A gunman who died after killing 12 people at a naval installation in Washington has been identified as a former navy reservist.
Aaron Alexis, 34, was killed in a gunbattle with police during the rampage at Washington Navy Yard on September 16.
Eight people were also wounded in the shooting.
Valerie Parlave, assistant director of the FBI's Washington field office, told reporters that the shooter was from Fort Worth, Texas. She also made a public appeal for more information on him.
"We have posted photographs of Mr. Alexis on our website, Fbi.gov, and we ask anyone with information about him to contact us," she said.
Police initially searched for two other possible armed suspects but later said Alexis was the only attacker.
Witnesses said Alexis sprayed bullets at workers in a cafeteria and in a hallway.
A motive has not yet been determined.
At the time of the shooting, Alexis worked for the Experts, a subcontractor hired to refresh equipment used on the Navy Marine Corps Intranet network.
The FBI said he had a valid pass, giving him access to the Washington Navy Yard.
The U.S. Navy said the suspect was formerly a petty officer 3rd class who served full-time in the naval reserve between 2007 and 2011.
Reports say he was a Buddhist convert who had previous gun-related brushes with the law.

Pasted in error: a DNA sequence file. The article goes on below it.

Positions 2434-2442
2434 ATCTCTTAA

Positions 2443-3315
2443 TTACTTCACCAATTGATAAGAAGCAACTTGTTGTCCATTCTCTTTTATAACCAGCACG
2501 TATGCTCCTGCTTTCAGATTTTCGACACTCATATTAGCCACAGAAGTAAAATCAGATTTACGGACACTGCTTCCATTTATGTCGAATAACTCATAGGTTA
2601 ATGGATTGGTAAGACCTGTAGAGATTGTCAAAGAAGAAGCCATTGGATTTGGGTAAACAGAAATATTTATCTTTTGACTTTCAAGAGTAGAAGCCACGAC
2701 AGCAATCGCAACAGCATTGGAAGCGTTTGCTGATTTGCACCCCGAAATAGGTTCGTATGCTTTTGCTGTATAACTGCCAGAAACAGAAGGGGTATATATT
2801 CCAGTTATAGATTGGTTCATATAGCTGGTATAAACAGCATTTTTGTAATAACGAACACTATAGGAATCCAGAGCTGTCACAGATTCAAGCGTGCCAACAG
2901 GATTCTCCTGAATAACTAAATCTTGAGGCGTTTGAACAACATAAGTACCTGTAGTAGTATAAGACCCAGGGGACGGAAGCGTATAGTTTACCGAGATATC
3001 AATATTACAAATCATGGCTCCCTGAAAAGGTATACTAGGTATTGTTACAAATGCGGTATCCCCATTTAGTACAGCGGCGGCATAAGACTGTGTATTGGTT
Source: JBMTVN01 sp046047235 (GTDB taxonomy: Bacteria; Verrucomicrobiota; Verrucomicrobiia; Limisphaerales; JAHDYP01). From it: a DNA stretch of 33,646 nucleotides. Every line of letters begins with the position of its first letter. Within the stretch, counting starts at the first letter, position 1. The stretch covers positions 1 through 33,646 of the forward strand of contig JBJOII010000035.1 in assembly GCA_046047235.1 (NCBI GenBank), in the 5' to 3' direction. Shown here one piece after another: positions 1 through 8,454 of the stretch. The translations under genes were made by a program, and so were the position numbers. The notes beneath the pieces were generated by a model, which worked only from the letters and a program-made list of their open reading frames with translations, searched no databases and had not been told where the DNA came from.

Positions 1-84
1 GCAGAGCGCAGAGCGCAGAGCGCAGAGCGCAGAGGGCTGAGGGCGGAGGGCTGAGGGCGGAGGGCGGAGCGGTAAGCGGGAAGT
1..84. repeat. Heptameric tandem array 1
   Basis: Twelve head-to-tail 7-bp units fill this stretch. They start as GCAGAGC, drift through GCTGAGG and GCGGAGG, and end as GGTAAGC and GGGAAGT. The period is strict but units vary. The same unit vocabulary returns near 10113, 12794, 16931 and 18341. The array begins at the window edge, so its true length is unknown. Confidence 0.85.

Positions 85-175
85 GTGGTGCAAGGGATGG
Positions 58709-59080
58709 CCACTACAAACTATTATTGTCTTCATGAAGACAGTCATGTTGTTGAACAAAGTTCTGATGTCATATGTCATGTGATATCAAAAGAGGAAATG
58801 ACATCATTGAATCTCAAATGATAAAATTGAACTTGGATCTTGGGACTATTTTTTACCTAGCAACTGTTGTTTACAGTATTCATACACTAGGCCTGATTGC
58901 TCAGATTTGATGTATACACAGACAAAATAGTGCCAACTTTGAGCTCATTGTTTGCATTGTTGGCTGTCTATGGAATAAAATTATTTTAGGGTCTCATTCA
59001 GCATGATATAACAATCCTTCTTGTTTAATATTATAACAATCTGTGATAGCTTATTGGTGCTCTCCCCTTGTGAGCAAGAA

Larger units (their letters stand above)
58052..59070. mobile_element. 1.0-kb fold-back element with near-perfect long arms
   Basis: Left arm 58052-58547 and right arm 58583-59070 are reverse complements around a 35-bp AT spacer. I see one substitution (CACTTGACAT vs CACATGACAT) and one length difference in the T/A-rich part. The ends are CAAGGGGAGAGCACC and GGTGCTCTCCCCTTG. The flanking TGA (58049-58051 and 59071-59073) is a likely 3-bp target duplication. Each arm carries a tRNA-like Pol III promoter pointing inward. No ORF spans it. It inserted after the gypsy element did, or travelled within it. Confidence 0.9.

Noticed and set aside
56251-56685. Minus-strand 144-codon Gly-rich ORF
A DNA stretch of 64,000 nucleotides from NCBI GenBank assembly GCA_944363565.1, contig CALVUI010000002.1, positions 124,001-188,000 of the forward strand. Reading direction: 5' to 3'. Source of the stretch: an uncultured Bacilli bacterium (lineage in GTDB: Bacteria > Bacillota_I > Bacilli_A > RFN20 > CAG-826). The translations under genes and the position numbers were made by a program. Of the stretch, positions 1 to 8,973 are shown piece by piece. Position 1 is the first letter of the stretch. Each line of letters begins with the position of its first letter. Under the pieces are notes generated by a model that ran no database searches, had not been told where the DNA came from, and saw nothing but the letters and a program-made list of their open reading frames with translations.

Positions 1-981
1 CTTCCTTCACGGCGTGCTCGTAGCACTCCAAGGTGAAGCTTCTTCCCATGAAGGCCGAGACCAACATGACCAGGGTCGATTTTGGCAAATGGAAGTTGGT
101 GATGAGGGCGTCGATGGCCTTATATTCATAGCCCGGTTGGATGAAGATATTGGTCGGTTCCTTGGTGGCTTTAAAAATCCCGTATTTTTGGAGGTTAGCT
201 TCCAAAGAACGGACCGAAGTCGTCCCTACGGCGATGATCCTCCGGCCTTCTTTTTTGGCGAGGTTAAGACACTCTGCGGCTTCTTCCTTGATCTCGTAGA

At the White House, President Barack Obama said he mourned "yet another mass shooting" and condemned what he called a "cowardly act."
"It's a shooting that targeted our military and civilian personnel," he said. "These are men and women who were going to work and doing their job, protecting all of us."
"They know the dangers of serving abroad, but today they face the unimaginable violence that they wouldn't have expected here at home."
Obama ordered flags on federal property to be flown at half-staff through September 20.
The White House also decided to postpone the taping of a program, scheduled for September 16, celebrating Latin music. And a professional baseball game at the Washington Nationals stadium was called off.
The Naval Sea Systems Command, which employs some 3,000 people, builds and purchases U.S. warships and combat systems.
It is the oldest shore facility of the U.S. Navy.
With reporting by AP, Reuters, and AFP